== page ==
university and area schools, and a greater sense of pride and purpose within our
field—all sprouting from one simple idea; that identifying the areas and investing
our resources on the fundamental sources of our crisis, we will produce long-
term, systemic change. For more information regarding the California Music
Project and our program here at San Jose State University, go to the CMP
website at or the CAC website at
San Jose Music Project fellowship students work in area music classrooms.

Question to recipients: How has the San Jose Music Project helped you, and
how do you think you have helped area teachers and students?

    Before I began I was intimidated, but as I began to teach I realized how
     much I actually know.
    I am getting school credit for my fellowship work, and I am getting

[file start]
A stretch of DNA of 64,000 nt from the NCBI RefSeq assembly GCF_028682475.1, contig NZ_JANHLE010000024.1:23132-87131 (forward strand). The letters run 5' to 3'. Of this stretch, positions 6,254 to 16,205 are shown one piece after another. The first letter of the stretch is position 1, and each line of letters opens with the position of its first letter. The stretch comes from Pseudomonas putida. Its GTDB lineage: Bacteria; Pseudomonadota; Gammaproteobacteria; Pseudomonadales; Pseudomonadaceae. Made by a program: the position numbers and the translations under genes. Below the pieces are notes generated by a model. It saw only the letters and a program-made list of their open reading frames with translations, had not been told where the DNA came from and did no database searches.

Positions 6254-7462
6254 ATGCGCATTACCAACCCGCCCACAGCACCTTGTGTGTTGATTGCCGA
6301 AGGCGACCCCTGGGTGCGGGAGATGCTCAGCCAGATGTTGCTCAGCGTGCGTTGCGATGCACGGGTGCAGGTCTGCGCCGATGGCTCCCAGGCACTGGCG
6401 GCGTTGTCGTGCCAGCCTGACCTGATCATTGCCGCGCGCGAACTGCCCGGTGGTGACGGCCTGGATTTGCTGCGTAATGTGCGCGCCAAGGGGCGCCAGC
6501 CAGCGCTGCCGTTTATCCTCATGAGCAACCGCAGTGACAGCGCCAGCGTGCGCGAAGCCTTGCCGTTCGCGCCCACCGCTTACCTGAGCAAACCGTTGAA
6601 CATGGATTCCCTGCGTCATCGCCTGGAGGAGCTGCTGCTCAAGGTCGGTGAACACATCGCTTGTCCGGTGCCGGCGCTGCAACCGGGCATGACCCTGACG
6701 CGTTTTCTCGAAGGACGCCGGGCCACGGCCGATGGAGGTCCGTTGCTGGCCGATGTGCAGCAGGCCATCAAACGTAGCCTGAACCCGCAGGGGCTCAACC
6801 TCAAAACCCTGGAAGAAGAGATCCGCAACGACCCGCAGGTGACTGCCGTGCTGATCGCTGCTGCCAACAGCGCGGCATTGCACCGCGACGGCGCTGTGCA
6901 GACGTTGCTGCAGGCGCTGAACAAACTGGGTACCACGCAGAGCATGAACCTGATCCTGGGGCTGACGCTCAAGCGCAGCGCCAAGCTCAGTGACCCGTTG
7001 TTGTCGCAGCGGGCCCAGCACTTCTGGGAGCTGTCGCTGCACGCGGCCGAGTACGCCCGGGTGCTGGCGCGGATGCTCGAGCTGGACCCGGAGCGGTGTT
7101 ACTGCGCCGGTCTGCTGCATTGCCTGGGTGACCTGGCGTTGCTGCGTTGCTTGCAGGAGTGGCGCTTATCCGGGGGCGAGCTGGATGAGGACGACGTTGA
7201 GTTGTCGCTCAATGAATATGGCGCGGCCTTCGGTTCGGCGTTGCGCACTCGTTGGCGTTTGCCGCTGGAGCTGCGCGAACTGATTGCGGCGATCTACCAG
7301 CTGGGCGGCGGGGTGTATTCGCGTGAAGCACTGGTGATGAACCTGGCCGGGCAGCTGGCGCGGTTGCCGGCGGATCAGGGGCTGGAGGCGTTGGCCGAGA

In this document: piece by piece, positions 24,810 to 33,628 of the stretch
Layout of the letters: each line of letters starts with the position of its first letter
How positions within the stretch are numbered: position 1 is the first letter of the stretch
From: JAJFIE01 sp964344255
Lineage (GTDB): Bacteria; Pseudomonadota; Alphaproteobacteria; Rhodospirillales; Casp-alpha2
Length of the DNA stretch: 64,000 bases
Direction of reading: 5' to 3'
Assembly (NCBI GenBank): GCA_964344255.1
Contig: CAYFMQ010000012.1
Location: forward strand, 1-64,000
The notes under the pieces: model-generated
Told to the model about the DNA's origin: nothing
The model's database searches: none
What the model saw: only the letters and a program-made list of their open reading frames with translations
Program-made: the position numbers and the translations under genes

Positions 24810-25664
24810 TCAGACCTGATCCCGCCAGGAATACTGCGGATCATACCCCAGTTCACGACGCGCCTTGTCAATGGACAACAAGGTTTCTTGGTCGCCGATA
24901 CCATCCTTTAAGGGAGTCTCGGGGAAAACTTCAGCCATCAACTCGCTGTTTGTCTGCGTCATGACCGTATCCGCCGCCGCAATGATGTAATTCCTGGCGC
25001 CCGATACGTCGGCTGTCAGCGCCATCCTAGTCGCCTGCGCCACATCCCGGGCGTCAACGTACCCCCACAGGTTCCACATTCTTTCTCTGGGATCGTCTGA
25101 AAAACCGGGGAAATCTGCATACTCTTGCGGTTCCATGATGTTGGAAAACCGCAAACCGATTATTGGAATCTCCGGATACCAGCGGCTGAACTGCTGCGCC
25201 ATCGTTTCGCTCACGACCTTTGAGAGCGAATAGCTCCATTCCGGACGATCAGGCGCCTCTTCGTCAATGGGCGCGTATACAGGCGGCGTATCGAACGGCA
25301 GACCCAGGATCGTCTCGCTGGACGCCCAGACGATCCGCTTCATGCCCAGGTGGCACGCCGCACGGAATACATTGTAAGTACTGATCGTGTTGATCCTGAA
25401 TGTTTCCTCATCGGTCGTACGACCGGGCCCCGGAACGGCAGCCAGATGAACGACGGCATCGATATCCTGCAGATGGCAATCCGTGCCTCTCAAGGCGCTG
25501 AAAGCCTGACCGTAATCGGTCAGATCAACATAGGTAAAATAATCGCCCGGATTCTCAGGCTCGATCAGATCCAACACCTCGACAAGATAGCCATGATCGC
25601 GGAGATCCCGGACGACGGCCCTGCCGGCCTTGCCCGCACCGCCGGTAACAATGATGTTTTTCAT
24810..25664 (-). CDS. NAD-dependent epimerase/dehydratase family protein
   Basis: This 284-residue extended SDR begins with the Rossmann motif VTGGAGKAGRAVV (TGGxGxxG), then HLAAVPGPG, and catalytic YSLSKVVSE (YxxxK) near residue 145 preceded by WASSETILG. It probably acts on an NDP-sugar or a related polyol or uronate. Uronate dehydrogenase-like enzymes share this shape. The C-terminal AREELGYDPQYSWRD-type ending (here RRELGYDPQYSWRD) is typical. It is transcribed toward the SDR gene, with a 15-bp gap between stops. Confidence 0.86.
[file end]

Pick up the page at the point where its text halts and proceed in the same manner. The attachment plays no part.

experience in the actual teaching of music and classroom management.
    I am getting experience outside my own specialty and getting to try out
     different teaching strategies to see what works.
    I have been getting paid to do part of my student teaching. I’ve also been
     offered a job at the school I’m working at for next fall.
    I have begun to create my own teaching style and am meeting people and
     making connections in my field.
    We provide individualized and small group instruction to students who
     wouldn’t otherwise get it.
    We help to teachers who have too much to do.
    We are helping local teachers make connections with the university and
     access support from music education faculty.
    We can provide help to teachers who are teaching outside their expertise.
     Some of us have more knowledge in certain areas than the teachers we
     are working with, and we are able to help and to teach them. This is very